General assembly fails to vote for Russia to be one of 14 new members after campaign by rights groups over its bombing of Syria
Russia has lost its bid to become a member of the UNs human rights council, in a defeat that reflects the diplomatic cost of its war in Syria.
Russia was beaten on Friday by Hungary and Croatia in the rivalry for two seats on the council was allocated to eastern European states.
It was the first time one of the permanent five members of the security council had failed to get elected to the HRC since its formation ten years ago, and followed a campaign by human rights groups opposing Russian membership because of its role in the bombing of Syrian cities, eastern Aleppo in particular.
They bomb a hospital one day, they run for the Human Right Council the next. And they wonder why they missed the cut, a western diplomat said.
Vitaly Churkin, the Russian envoy, shrugged off the rebuff, saying the countries who beat Russia are not as exposed to the winds of international diplomacy.
Russia is quite uncovered, Churkin said.
Human rights groups also campaigned against Saudi Arabia for the high civilian death toll of its bombing campaign in Yemen, but the kingdom won one of the four seats reserved for the Asia-Pacific region.
The 193 -member general assembly on Friday elected 14 members to the 47 -nation council, the UNs main body charged with promoting and protecting human rights.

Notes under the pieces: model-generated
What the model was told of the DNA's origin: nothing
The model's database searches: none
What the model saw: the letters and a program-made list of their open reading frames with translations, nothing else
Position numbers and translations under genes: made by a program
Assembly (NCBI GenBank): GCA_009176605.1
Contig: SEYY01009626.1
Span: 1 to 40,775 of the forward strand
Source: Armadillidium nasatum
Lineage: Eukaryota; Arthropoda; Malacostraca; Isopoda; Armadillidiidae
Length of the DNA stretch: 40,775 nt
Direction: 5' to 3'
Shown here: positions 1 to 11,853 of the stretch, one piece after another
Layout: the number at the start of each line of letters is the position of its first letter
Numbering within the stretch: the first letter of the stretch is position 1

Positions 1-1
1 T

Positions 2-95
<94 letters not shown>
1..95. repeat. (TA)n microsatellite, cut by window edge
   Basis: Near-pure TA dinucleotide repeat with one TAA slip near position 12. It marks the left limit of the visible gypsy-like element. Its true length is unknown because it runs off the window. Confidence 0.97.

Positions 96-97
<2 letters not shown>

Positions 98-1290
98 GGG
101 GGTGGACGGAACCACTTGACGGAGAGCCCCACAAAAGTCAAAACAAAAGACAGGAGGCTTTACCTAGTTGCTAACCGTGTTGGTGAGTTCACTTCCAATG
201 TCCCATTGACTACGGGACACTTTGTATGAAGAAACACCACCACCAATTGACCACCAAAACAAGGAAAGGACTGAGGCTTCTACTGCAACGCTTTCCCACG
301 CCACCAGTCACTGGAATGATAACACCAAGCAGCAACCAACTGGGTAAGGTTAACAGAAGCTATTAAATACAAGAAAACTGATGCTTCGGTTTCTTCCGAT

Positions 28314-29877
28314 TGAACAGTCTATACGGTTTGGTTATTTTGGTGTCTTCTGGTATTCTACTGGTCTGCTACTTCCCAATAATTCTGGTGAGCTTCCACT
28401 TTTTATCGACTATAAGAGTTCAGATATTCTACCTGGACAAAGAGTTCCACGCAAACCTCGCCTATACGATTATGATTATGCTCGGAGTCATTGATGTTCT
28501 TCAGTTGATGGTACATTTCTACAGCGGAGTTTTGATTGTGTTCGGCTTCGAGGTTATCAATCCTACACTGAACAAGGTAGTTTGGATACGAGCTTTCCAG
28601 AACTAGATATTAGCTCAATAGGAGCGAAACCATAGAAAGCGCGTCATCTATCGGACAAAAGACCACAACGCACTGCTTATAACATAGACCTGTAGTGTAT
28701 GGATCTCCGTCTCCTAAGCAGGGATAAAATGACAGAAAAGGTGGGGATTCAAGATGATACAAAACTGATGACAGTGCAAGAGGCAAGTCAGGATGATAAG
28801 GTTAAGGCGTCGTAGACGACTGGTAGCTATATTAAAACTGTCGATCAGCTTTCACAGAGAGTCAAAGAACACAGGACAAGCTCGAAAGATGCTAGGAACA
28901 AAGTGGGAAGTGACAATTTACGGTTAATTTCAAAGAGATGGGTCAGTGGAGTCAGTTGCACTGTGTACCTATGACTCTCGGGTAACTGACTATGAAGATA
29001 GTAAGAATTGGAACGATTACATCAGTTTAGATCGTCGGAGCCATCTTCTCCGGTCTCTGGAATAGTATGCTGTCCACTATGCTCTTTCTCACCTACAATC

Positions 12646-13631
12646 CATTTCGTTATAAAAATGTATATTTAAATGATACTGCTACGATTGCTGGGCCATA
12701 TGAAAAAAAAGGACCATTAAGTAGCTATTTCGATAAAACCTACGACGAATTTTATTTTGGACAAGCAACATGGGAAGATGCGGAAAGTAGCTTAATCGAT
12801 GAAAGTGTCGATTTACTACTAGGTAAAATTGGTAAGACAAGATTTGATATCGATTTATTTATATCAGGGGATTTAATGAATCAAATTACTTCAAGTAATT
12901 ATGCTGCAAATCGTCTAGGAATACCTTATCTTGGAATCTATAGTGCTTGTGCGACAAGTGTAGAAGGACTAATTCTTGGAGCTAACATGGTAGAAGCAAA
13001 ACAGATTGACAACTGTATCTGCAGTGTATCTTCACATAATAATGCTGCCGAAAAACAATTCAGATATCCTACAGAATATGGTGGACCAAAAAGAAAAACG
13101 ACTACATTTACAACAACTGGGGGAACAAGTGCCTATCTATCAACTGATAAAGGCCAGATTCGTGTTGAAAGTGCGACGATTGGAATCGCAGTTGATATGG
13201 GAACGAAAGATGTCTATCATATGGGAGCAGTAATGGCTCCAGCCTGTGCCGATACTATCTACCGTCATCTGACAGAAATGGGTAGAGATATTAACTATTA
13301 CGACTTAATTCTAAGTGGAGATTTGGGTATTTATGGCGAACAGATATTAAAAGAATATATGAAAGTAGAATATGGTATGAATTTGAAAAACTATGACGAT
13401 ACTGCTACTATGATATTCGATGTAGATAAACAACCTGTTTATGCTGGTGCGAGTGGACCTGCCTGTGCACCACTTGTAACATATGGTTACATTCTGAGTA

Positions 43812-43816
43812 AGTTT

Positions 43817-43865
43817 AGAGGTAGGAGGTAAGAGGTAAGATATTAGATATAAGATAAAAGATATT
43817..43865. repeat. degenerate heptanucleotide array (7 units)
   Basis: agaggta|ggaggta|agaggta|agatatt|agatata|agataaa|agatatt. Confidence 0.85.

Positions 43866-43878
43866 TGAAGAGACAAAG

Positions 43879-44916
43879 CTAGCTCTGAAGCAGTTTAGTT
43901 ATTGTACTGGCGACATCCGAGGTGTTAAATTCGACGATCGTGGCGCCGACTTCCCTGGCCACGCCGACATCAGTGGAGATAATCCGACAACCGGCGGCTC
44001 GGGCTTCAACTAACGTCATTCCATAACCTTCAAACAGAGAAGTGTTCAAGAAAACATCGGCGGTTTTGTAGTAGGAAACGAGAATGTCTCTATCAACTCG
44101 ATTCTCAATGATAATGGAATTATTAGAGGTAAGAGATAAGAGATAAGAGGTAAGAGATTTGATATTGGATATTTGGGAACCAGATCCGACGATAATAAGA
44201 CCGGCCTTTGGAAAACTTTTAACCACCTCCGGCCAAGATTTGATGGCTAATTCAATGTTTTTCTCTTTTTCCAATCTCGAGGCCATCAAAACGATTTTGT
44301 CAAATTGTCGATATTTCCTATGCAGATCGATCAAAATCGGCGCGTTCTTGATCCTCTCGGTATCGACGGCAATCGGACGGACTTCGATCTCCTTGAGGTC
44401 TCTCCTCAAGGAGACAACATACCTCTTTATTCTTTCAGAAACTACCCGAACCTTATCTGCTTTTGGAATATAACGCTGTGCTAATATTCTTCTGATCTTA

Brazil, China, Cuba, Egypt, Iraq, Japan, Rwanda, South Africa, Tunisia, the UK and the US were also elected to the council.
At the same time as Russia suffered its diplomatic setback, the Kremlin announced that chairperson Vladimir Putin had turned down the Russian militarys demand to resume bombing of Aleppo, to keep open humanitarian corridors for rebels and civilians to leave the city.
In repudiating Russias bid for re-election to the Human Rights Council, UN member states have sent a strong message to the Kremlin about its support for a regime that has perpetrated so much inhumanity in Syria. It also shows how important it is to have competitive slates in UN elections, Louis Charbonneau, UN director at Human Rights Watch, said.
Countries should have a chance to reject those whose candidacies are so severely compromised, as they did today. We have already said that Saudi Arabia, which was re-elected without rivalry, doesnt belong on the council in light of its indiscriminate attacks on civilians in Yemen. Well be keeping all members rights records under the microscope while theyre on the council. Next year, UN member states should make sure that all regional groups have real rivalry so no one is guaranteed victory, he said.
Russia currently holds the presidency of the UN security council but has alienated many UN member states by its support for the Syrian regimes airstrikes against rebel-held cities, and by its verbal assaults on UN officials who had criticised the airstrikes. On Thursday, Churkin shrugged off the findings of a UN investigation that the Syrian regime had utilized chemical weapons, telling the regime itself should have its own enquiry.
Russia deserves this defeat, but it will merely increase Moscows contempt for the UN, said Richard Gowan, a UN expert at the European Council for Foreign Relations. The Russians only really care about the security council anyway, and they may well respond by stirring up more difficulty there over Syria or other crises.
In 2001, the US was voted off the HRCs predecessor, the UN Human Right Commission, in a gesture of disapproval over the George Bush administrations unilateralist leanings.
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